The Solvay wastebeds ring the southwest end of Onondaga Lake. In 1884 Honeywell’s predecessors beganproducing soda ash on the lakeshore. Roughly 6 million pounds of salty wastes, made up of chloride, sodium , and calcium were discharged daily to Onondaga Lake from the soda ash facility before it closed in 1986. Additional dumping created the Solvay wastebeds, which continue to leech toxins into Onondaga Lake today.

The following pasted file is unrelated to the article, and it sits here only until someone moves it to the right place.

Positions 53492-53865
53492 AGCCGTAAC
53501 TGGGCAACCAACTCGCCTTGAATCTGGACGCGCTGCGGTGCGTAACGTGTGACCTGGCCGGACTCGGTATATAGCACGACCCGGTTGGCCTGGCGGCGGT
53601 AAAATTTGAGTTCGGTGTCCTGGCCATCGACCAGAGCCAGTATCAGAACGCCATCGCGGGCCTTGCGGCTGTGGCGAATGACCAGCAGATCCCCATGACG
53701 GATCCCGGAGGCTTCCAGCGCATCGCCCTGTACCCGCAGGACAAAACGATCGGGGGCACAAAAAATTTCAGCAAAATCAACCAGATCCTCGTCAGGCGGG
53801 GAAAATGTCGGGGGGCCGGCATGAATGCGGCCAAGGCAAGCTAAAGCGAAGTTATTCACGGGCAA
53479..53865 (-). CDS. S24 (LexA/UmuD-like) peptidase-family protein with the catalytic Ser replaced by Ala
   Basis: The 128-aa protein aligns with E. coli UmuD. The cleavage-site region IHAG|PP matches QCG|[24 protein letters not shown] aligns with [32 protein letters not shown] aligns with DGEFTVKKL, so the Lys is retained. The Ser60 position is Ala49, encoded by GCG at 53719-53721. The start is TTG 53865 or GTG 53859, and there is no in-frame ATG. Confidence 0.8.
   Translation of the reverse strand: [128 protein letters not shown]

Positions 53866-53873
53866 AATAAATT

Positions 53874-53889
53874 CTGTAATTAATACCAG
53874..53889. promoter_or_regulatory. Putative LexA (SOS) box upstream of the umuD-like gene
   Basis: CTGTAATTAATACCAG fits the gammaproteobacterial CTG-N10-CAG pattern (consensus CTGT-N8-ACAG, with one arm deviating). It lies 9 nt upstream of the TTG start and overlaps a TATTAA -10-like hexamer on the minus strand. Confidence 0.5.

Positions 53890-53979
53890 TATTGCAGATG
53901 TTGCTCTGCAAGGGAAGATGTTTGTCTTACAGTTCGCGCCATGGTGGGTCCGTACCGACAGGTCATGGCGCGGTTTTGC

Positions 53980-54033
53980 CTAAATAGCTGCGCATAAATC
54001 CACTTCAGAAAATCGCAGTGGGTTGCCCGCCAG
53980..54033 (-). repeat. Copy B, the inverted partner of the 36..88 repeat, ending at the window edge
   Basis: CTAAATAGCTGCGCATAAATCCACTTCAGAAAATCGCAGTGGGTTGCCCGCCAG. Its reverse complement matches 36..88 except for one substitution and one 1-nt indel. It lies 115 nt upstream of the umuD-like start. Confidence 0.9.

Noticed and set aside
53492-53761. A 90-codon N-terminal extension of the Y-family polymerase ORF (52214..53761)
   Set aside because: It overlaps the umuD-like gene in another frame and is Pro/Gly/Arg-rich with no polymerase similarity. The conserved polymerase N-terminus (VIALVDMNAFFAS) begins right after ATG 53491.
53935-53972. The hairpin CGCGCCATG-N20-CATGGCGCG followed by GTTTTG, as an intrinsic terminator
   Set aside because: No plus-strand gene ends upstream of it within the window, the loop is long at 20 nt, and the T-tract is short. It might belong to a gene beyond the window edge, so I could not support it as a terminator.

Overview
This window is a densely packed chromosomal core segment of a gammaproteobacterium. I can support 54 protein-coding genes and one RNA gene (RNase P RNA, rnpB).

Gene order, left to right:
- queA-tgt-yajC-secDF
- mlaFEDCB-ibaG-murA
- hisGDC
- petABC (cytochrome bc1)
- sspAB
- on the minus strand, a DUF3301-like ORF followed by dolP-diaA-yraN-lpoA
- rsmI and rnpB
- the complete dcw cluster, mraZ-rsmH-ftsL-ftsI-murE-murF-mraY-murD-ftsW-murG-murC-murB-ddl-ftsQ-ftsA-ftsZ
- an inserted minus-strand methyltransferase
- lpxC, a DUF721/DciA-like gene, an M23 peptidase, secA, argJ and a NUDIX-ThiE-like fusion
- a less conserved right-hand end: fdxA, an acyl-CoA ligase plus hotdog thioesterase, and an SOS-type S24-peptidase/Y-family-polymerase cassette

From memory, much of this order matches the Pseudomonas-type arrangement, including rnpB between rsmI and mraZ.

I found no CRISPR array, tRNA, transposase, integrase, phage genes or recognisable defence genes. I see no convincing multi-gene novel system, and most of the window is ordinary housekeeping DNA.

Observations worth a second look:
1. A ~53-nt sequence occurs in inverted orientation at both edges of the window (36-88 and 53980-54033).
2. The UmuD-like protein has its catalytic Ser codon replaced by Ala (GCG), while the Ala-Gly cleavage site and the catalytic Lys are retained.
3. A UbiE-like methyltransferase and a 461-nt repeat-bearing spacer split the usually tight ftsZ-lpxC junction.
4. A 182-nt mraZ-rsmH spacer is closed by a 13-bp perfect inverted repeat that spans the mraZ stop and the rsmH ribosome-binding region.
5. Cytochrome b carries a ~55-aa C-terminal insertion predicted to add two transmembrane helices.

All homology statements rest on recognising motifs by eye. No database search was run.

Methyl mercury, the mercury found in aquatic systems, is among the most poisonous chemicals known. Mercury has been measured in fish from Onondaga lake at levels that far surpass federal and state standards. 165,000 lbs of mercury was discharged into Onondaga Lake by Allied Chemical (Honeywell’s predecessor). Scientists estimate that 7 million cubic yards of lake-bottom sediments are contaminated as a result.